Phil Murphy’s briefing today included pictures of young people lined up outside a bar and a sketch resembling something out of a medical textbook.
But none of these visual aids had anything to do with Donald Trump.
There is a connection here – really.
As is his custom, the governor highlighted “knucklehead” behavior over the weekend. Enter pictures of mostly young people lined up to enter three bars along the Jersey Shore.
He said that COVID-19 could easily spread through the line. And demonstrating how lethal the virus can be, another photo showed dots and circles that represented how one person infected nine others at an indoor restaurant in China. Now, Murphy was talking about people lined up outside, but his point here was twofold – you can’t take chances with the virus and this is another reason why indoor dining, which was supposed to resume on July 2, is still not happening.
The governor said he is seeing “numerous examples” of bars not doing enough to supervise and regulate their patrons.
“If we have to shut places down to protect public health, we will,” Murphy said. That’s a warning, he added.
Then, there are the house parties. Last week, there was a massive house party in Alpine.
This past weekend, the locale was Howell. Murphy said about 400 people attended and that it took eight police agencies to disperse the revelers.
“Come on, man,” Murphy said, an expression he’s used before.
Now we come to the president, who held two press events over the weekend at his golf club in Bedminster.
But they were more than press events. Both times, club members were in attendance as a sort of cheering section, standing close together with most not wearing masks.
What did Murphy think about this?
“Any pictures of people inside on top of each other not wearing face coverings should concern us,” the governor said.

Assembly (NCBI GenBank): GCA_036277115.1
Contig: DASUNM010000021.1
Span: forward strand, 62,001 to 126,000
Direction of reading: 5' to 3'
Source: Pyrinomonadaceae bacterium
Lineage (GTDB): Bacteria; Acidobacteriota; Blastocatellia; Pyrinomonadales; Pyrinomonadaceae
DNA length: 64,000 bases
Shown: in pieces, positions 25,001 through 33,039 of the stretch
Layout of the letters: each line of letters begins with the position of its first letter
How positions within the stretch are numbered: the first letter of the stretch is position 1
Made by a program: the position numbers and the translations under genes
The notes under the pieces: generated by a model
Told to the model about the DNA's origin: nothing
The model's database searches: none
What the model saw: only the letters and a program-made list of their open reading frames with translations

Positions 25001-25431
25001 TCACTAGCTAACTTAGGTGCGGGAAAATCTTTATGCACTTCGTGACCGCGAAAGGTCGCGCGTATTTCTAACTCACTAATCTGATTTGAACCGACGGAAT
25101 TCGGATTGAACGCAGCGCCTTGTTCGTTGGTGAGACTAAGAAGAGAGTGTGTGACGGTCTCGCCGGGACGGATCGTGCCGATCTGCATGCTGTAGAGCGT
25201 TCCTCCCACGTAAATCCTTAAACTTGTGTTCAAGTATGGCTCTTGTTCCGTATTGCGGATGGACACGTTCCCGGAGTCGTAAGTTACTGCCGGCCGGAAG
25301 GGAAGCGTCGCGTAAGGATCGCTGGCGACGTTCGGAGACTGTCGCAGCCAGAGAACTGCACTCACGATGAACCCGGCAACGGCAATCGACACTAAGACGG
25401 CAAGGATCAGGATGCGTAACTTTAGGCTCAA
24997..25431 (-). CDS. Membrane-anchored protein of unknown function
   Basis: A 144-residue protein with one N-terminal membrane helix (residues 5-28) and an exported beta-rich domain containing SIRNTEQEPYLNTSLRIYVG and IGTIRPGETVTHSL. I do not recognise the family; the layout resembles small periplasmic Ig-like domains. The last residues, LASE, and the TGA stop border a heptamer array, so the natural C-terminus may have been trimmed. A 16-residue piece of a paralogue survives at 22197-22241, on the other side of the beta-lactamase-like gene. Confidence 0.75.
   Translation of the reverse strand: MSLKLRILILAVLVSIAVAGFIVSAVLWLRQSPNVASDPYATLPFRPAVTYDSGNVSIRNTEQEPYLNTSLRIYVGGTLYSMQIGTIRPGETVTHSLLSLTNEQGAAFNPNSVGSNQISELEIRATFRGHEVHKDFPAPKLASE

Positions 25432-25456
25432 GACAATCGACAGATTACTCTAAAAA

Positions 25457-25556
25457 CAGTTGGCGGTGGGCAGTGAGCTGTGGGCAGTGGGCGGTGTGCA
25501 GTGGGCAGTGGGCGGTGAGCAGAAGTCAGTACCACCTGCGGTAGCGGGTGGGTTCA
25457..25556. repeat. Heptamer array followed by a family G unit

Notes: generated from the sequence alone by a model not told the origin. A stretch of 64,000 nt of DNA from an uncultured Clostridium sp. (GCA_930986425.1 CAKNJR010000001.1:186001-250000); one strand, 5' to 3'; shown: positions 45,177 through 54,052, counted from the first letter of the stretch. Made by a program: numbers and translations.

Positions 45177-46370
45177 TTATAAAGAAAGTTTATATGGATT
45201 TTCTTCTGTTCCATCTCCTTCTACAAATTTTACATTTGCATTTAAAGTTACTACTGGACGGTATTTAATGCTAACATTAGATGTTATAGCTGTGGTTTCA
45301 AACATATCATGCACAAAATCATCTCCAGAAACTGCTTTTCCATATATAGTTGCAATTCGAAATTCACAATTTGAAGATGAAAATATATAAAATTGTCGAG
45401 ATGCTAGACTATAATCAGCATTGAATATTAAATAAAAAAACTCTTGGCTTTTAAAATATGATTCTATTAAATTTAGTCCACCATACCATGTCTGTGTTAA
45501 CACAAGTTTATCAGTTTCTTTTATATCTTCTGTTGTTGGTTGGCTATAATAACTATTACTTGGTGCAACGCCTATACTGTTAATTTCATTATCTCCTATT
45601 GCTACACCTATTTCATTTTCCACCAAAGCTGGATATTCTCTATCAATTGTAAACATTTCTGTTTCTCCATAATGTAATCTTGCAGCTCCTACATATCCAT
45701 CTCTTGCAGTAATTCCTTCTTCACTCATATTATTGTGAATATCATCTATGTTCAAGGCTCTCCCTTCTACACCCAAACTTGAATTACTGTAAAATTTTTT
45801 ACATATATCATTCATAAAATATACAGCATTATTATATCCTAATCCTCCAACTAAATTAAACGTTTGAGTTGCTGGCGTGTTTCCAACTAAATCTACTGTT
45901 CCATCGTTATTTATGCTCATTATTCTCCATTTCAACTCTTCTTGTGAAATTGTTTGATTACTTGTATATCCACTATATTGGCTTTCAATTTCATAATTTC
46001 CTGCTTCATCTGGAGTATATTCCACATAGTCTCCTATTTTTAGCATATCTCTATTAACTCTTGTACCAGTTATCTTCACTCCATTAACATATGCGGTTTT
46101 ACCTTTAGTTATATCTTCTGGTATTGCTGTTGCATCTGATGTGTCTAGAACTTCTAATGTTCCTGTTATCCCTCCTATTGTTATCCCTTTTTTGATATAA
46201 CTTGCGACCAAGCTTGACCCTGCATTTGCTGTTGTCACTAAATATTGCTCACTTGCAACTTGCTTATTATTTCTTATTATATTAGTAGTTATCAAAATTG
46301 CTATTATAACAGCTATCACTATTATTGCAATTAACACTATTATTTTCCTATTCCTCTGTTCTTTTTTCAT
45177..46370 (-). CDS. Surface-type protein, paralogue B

Will anyone be summoned?
Surely, any attempt by state government to ticket an event held by the president would be fun to see.
Murphy didn’t take the bait, saying that he had no “insight” on why there were no summonses.
It was pointed out that the president called the event a “protest.” That’s more than mere semantics.
The governor a few months ago said political events and “protests” are excluded from state regulations regarding outdoor, but not indoor, gatherings. Gee, who knew Trump paid attention to New Jersey politics.
If Murphy shied away from commenting on the audience at Trump’s press events, he was more willing to talk about the substance.
He criticized some of the pandemic-related executive orders the president signed as unhelpful.
Murphy said suspending the payroll tax, which supports Social Security and Medicare, offers no help to the unemployed, who, of course, are not getting a paycheck. He said Trump’s plan for $400 a week in supplemental unemployment insurance – it had been $600 – is faulty because the states would need to pay 25 percent of the cost and many can’t afford it.
More broadly, the governor said he’s upset that the president proposed “not one dime” for state and local governments struggling with the pandemic.